Glow: Generative Flow with Invertible 1×1 Convolutions

Some of the merits of flow-based generative models include:

Like previous work, we found that sampling from a reduced-temperature model often results in higher-quality samples. The samples above were obtained by scaling the standard deviation of the latents by a temperature of 0.7.


Our main contribution and also our departure from the earlier RealNVP work is the addition of a reversible 1x1 convolution, as well as removing other components, simplifying the architecture overall.

The RealNVP architecture consists of sequences of two types of layers: layers with checkboard masking, and layers with channel-wise masking. We remove the layers with checkerboard masking, simplifying the architecture. The layers with channel-wise masking perform the equivalent of a repetition of the following steps:

By chaining these layers, A updates B, then B updates A, then A updates B, etc. This bipartite flow of information is clearly quite rigid. We found that model performance improves by changing the reverse permutation of step (1) to a (fixed) shuffling permutation.

Taking this a step further, we can also learn the optimal permutation. Learning a permutation matrix is a discrete optimization that is not amendable to gradient ascent. But because the permutation operation is just a special case of a linear transformation with a square matrix, we can make this work with convolutional neural networks, as permuting the channels is equivalent to a 1x1 convolution operation with an equal number of input and output channels. So we replace the fixed permutation with learned 1x1 convolution operations. The weights of the 1x1 convolution are initialized as a random rotation matrix. As we show in the figure below, this operation leads to significant modeling improvements.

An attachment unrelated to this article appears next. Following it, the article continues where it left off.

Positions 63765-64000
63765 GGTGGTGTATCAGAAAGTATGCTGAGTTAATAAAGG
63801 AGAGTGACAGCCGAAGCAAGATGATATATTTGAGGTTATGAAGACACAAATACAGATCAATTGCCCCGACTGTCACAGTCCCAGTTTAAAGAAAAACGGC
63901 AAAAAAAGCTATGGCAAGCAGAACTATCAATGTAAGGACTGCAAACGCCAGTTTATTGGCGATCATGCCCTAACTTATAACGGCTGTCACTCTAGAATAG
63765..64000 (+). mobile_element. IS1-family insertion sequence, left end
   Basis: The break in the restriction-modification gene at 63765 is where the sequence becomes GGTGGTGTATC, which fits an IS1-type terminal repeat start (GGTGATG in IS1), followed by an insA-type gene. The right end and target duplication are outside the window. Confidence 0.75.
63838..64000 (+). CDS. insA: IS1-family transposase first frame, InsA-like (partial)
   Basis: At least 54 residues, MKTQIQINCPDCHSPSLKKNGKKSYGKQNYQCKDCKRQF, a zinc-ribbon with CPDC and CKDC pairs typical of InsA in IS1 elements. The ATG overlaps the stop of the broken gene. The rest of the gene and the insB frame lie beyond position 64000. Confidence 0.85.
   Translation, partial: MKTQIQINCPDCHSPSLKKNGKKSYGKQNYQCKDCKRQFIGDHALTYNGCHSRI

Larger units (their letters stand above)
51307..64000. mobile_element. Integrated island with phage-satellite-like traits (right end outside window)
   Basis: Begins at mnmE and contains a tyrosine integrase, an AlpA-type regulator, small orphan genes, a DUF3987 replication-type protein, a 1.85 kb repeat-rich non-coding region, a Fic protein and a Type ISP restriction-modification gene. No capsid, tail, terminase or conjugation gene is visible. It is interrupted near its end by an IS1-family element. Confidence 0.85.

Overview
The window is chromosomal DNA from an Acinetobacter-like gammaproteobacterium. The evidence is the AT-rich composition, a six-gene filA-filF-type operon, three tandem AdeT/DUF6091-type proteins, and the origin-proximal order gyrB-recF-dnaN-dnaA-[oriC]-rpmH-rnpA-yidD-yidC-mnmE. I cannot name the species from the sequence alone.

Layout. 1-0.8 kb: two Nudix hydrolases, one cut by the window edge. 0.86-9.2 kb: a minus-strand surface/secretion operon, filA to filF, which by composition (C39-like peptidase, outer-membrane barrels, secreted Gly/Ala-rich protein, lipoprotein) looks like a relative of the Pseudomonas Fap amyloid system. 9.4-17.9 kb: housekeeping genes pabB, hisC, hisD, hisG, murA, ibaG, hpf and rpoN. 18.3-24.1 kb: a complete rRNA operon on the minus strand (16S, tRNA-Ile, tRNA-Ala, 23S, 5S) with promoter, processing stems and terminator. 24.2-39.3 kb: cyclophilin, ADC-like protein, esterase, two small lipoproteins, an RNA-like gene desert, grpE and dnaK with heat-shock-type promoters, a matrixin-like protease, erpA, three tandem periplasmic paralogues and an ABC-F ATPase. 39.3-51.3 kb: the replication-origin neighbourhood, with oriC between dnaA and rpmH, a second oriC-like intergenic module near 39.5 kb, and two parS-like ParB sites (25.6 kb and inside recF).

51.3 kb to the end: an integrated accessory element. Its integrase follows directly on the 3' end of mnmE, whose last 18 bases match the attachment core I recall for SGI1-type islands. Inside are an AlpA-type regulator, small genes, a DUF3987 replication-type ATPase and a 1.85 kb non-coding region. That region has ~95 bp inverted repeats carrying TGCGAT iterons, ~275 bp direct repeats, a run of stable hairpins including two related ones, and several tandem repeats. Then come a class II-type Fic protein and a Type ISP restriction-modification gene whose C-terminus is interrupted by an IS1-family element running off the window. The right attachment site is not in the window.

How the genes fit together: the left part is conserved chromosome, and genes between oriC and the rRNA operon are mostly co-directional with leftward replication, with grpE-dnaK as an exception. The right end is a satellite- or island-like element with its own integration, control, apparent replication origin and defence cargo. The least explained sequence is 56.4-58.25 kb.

Flow-based generative models, first described in NICE (Dinh et al., 2014) and extended in RealNVP (Dinh et al., 2016).

Types of Layers used in Glow

The function NN() is a nonlinear mapping, such as a (shallow) convolutional neural network like in ResNets.

xa, xb = split(x)
(log s, t) = NN(xb)
s = exp(log s)
ya = s · xa + t
yb = xb
y = concat(ya, yb)

Each step of flow consists of actnorm followed by an invertible 1 × 1 convolution, followed by a coupling layer.

Actnorm: These parameters are initialized such that the post-actnorm activations per-channel have zero mean and unit variance given an initial minibatch of data. This is a form of data dependent initialization (Salimans and Kingma, 2016). After initialization, the scale and bias are treated as regular trainable parameters that are independent of the data.

Invertible 1 × 1 convolution: For every pixel, we multiply the c vector (which has all the channels) by a shared matrix W called a convolution. W is initialized as a rotation matrix (taking the Q from a QR decomposition).

# Shape
h,w,c = z.shape[1:]
# Sample a random orthogonal matrix to initialise weights
w_init = np.linalg.qr(np.random.randn(c,c))[0]
w = tf.get_variable("W", initializer=w_init)

Affine Coupling Layers: Described above. Initialized with the NN a convnet with 0 in the last convolution so starts as identity and moves forward from there. Notice ya = xa * s + t so if log(s) == 0 then s==1 and we also make t be 0.

Each step of flow above should be preceded by some kind of permutation of the variables that ensures that after sufficient steps of flow, each dimensions can affect every other dimension. The type of permutation specifically done in (Dinh et al., 2014, 2016) is equivalent to simply reversing the ordering of the channels (features) before performing an additive coupling layer. An alternative is to perform a (fixed) random permutation. Our invertible 1x1 convolution is a generalization of such permutations. It gets the best results in experiments.

In our experiments, we let each NN() have three convolutional layers, where the two hidden layers have ReLU activation functions and 512 channels. The first and last convolutions are 3 × 3, while the center convolution is 1 × 1, since both its input and output have a large number of channels, in contrast with the first and last convolution.

When training on CelebA (256x256), to improve visual quality at the cost of slight decrease in color fidelity, we train our models on 5-bit images.

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15 Oct 2021 - importance: 6